I am amazed by the speed of change. Whither it is technology, policy,
procedures or just society it seems to be faster than the speed of light yet
our adaptation to the change may not be. I have seen the results of both the
“learner” and the “learned”. The learner adapts, embraces and then runs with
the ball. The learned does not seem to see the need for change. The old ways
were just fine.
A friend of mine is a “learned”. He scoffs at cell phones, cable TV,
computers and the like. He reads a newspaper delivered to his home every day
and pays 3 times the price for that subscription. Don’t mention Google to him
because he is above all that. He looks down on the “learners” because they
don’t fit in his comfortable world. He uses maps, the paper kind, and looks
things up in the dictionary and reference books. That works for him. The
problem I find is a lack of communication with others due to his familiarity of
change. A few years back his company gave him a fax machine. He was having
trouble with it and called me to ask if I would send him a fax so he could
check out his machine. I had to tell him it’s been years since I owned a fax
machine. Shortly thereafter his company tried to get him a computer but he
refused because he had a fax machine. I guess he didn’t see the difference. To
him Wi-Fi is a mystery, Bluetooth is voodoo and the internet is a terror. As a
“learned” he is beautifully equipped in a world that no longer exist.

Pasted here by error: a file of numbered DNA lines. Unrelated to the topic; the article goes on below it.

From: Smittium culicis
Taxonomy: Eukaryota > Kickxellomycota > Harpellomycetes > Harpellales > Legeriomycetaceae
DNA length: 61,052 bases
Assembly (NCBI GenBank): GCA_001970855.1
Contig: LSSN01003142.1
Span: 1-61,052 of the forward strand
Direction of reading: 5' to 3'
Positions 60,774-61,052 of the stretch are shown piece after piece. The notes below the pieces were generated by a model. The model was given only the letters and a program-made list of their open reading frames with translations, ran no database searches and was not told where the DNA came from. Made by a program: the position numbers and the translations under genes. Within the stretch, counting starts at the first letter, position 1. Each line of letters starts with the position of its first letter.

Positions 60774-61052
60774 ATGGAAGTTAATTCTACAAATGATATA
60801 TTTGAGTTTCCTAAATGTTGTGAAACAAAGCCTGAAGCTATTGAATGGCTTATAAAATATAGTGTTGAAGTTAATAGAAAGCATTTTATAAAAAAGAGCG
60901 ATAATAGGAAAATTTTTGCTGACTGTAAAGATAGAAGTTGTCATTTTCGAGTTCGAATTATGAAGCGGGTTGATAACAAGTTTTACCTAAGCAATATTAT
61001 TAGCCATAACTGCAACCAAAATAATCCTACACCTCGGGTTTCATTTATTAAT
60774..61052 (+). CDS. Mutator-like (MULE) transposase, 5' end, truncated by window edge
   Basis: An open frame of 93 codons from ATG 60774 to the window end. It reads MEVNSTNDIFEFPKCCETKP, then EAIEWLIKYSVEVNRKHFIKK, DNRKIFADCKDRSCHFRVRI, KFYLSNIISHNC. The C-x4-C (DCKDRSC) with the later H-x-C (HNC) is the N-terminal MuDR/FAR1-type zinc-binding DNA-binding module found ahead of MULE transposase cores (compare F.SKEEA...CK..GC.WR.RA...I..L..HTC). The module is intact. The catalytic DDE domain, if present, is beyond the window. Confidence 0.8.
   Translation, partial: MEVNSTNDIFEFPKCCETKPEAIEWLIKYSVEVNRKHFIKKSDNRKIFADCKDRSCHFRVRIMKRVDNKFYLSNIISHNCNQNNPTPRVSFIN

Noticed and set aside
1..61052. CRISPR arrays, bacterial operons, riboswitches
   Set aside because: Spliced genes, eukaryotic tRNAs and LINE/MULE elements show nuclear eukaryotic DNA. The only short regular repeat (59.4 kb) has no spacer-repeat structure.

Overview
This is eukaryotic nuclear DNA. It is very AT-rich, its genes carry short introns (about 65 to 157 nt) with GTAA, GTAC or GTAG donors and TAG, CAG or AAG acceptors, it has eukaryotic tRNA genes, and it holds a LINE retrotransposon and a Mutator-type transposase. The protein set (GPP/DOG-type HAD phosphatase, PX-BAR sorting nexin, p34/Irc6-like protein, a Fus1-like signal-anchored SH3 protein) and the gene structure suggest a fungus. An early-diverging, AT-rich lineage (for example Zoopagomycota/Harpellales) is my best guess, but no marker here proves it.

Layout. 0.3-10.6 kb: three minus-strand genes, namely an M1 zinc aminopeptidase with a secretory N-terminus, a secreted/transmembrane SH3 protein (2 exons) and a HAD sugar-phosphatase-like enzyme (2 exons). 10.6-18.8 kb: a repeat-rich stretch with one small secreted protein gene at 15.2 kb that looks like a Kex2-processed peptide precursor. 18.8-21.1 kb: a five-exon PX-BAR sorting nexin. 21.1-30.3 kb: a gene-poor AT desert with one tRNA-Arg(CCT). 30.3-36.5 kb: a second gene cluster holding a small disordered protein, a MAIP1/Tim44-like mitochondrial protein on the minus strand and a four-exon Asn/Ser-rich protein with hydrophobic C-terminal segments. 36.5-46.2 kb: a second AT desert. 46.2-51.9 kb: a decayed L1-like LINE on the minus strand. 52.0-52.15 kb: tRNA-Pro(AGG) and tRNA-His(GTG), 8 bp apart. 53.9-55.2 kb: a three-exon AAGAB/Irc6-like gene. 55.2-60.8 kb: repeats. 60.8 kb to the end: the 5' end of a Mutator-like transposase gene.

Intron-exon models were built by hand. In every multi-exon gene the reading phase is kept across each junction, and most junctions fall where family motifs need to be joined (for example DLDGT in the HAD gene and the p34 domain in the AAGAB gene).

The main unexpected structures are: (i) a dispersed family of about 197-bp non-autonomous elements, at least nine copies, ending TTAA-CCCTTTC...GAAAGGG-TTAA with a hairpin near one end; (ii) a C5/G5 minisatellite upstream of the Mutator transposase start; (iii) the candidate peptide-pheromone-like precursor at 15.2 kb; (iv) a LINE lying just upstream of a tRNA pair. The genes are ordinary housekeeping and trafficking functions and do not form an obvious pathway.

I want to consider myself a “learner” but there are times I do find
myself slipping into the “learned” attitude. I get comfortable or familiar with
my old cell phone and don’t see the need for an upgrade. At times I catch
myself thinking the way we were doing things was fine so why change them. I
come to the realization my latest computer program is 10 years old and now not
as compatible with other programs it interacts with and I wonder how did that
happen. Sometimes in order to be a “learner” we need to be educated as to why
the change needs to take place.
I look back with a fond memory of owning a 35MM camera with film,
processed Kodachrome slides and photos. I look back and see my old stereo
system with LPs, then cassettes and CDs. I look back at landlines with those
cool pushbutton phones. I look back at walking into a bank and a store and doing
business face to face with a person. I look back and realize that as a
“learner” I have combined all those things into a small device I can hold in my
hand and I like the convenience of that.
So when change presents itself make an attempt to embrace it. Be a
“learner”! Should that not work out you can easily prepare to become a
“learned” and be equipped to live in a world that no longer exist. I want to
send out my thanks to Eric Hoffer for opening my eyes and challenging me to be
a learner. I am doing my best.